A de-escalation of those tensions might help bring some value-seeking investors back to Chinese stocks again, and Alibaba -- the bellwether of China's retail and tech sectors -- could regain some of its former popularity.

Lastly, the Chinese government recently began allowing U.S. regulators to review Chinese audits of companies based in Hong Kong and mainland China. Under a law enacted in the waning days of the Trump administration, U.S. regulators have been threatening to delist any Chinese companies that refuse to open their books to overseas auditors for three consecutive years. Previously, Beijing had refused to allow the required audit data to be shared with non-Chinese firms based on its own regulations, so this concession might enable top Chinese stocks like Alibaba and Baidu to remain on U.S. exchanges.

Those positive developments make Alibaba's stock look a bit more attractive, but the company is certainly not out of the woods yet. Three other recent developments suggest it's still too early to bet on its long-term turnaround.

Lastly, Alibaba's co-founder Joseph Tsai is reportedly in talks to sell 8% of his stake in the company, which would be worth about $260 million. Tsai is the company's third-largest stakeholder after SoftBank and co-founder Jack Ma, and it seems odd that he would sell so many shares with the stock down by nearly 70% over the past two years.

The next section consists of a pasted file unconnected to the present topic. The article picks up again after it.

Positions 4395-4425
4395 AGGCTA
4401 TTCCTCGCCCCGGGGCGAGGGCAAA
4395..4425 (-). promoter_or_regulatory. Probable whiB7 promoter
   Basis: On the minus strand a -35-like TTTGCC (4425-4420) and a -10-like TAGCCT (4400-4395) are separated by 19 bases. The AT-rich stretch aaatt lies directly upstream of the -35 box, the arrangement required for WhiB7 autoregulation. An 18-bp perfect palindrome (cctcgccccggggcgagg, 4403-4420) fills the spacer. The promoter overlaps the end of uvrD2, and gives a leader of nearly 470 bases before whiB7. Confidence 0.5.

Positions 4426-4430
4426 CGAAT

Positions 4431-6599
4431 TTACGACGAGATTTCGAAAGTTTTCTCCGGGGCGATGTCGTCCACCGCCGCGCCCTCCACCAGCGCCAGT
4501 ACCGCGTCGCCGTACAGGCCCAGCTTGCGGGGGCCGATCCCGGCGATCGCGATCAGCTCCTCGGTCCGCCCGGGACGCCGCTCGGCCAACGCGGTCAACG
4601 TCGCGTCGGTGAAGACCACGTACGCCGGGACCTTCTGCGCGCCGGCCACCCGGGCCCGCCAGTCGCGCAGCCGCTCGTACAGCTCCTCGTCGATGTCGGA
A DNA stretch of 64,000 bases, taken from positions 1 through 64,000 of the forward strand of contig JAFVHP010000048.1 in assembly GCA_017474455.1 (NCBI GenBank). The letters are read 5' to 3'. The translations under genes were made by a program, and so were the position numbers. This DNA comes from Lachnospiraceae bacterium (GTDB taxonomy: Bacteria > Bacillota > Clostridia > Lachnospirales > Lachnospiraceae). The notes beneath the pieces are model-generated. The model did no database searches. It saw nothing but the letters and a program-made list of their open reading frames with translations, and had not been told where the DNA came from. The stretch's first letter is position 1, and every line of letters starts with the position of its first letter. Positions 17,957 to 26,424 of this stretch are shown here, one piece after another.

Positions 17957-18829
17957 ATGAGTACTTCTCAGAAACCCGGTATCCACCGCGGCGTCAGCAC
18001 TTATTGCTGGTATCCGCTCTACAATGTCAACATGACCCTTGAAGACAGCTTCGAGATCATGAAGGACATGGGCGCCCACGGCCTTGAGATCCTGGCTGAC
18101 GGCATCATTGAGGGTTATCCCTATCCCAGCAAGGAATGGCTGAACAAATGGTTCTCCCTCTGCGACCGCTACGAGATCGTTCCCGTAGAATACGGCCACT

Alibaba's outlook could improve as China loosens its COVID restrictions, and the stock could benefit once the delisting threat from the U.S. is addressed. But it still faces cutthroat competition in China's e-commerce market. Furthermore, its growth still might be hampered by tough regulatory restrictions. As the bear market in tech drags on, investors should stick with more promising growth stocks instead of Alibaba.

The Style Scores are a complementary set of indicators to use alongside the Zacks Rank. It allows the user to better focus on the stocks that are the best fit for his or her personal trading style.

Within each Score, stocks are graded into five groups: A, B, C, D and F. As you might remember from your school days, an A, is better than a B; a B is better than a C; a C is better than a D; and a D is better than an F.

As an investor, you want to buy stocks with the highest probability of success. That means you want to buy stocks with a Zacks Rank #1 or #2, Strong Buy or Buy, which also has a Score of an A or a B in your personal trading style.

Zacks' proprietary data indicates that Alibaba Group Holding Limited is currently rated as a Zacks Rank 3 and we are expecting an inline return from the BABA shares relative to the market in the next few months. In addition, Alibaba Group Holding Limited has a VGM Score of A (this is a weighted average of the individual Style Scores which allow you to focus on the stocks that best fit your personal trading style). Valuation metrics show that Alibaba Group Holding Limited may be undervalued. Its Value Score of A indicates it would be a good pick for value investors. The financial health and growth prospects of BABA, demonstrate its potential to outperform the market. It currently has a Growth Score of A. Recent price changes and earnings estimate revisions indicate this would be a good stock for momentum investors with a Momentum Score of A. 041b061a72


Welcome to the group! You can connect with other members, ge...


bottom of page